Fat Increases Weight Loss
Just eating more fat isn’t some secret pill that will magically make you lose weight. But, when you eat plenty of fat with a high-protein diet, your body will begin burning your body fat for energy.
Here’s how eating fat helps you burn fat.
Our bodies are used to getting energy from sugar and carbs. When we cut out that source of energy, it has to get its energy from somewhere, so the next place it looks is the stored fat in our body. In our program, this is the process we call becoming Thin Adapted.
In order to become Thin Adapted and burn fat for energy, we need to feed our body healthy fats. It’s like telling your body, “See, this gives you energy. Now go find it in my body and burn through that fat for energy too.”
Fat Makes Us Feel Full
Because fat takes longer to digest than carbohydrates or proteins, it keeps us feeling fuller for longer periods of time. As a result, including healthy fats in your diet can help you feel satisfied between meals.
Feeling full between meals is another benefit of eating fats that helps us lose weight.
Fat Supports Brain Health
Eating enough fat is good for your brain, too. Healthy fats, like the ones found in avocados and fatty fish, are essential for nerve signaling in the brain.
Here’s a fun fact: about 70% of our brain is made of fat. It’s true! The brain also holds about 25% of the body’s cholesterol. This cholesterol is essential for the neurons to form connections with other neurons. This is why when we eat a low-fat diet, we feel brain foggy more often.
Fat Reduces Inflammation
Dietary fat also reduces inflammation in the body. Inflammation doesn’t just refer to swollen ankles or fingers. It’s actually linked to serious diseases like heart disease, Alzheimer’s and even diabetes.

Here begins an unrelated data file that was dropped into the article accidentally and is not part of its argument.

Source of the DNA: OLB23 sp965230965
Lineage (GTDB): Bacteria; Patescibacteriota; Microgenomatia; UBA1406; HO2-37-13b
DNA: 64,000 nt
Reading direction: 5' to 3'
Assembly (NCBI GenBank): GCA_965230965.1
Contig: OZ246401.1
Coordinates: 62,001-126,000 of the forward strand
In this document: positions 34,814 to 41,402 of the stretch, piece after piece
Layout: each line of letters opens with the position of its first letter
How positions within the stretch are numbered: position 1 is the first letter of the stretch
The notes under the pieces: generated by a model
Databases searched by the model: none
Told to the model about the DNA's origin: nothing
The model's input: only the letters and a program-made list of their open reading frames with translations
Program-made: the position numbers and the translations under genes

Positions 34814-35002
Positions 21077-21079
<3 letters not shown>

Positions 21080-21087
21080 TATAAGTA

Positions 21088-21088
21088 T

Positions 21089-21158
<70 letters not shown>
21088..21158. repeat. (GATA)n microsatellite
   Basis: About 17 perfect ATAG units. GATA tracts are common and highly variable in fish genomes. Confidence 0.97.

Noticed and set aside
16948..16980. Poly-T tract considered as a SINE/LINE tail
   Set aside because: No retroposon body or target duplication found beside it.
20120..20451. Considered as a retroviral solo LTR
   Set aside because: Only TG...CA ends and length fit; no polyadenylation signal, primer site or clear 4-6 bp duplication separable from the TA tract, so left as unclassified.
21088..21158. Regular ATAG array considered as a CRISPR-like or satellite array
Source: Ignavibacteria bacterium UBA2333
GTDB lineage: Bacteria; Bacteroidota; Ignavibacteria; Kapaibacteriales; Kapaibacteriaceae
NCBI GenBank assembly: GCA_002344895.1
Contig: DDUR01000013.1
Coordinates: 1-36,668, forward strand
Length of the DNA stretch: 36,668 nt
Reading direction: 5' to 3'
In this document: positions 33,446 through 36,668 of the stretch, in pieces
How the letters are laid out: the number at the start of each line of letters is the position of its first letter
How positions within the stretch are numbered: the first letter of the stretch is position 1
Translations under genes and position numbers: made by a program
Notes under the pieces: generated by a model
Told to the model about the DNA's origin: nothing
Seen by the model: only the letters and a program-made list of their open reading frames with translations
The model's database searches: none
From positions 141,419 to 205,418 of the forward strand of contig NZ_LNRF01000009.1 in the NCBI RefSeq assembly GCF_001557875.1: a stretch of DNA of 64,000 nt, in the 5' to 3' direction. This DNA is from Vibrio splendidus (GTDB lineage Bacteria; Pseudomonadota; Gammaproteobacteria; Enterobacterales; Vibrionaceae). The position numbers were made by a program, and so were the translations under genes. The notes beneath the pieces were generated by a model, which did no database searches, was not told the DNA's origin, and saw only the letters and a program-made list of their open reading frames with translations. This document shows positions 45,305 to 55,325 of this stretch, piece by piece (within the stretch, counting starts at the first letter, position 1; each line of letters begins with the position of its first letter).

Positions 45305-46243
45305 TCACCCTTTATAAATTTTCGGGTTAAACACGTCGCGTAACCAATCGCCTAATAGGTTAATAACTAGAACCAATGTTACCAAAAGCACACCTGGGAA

Inflammation is a word that describes the way our bodies defend themselves against harmful things like tissue damage or infections. When our bodies experience inflammation, our immune system releases white blood cells to the sites, which shows up as redness, swelling or fever.
Chronic inflammation refers to the body’s inability to repair itself. This is dangerous and what leads to serious illnesses like heart disease. It’s important to keep inflammation levels low in order to decrease our risk for these diseases.
So how does eating fat help decrease inflammation? Turns out, dietary fats like saturated fatty acids (SFA) and n-6 polyunsaturated fatty acids (PUFA) have anti-inflammatory properties. This regulates our body’s inflammatory response, basically helping us bounce back quicker.
Fat Helps Regulate Blood Sugar
There is also a connection between polyunsaturated fat and blood sugar levels. Some studies show that this healthy fat is essential in promoting glycemic control, helping maintain healthy blood sugar levels in people with insulin resistance.
When we talk about fats, we need to also mention cholesterol because cholesterol is a type of lipid, just like fats are. Cholesterols are found in animal products. So when you see things like steak, bacon or cheese on Thinlicious, you might be afraid to eat it because of the cholesterol, but don’t be!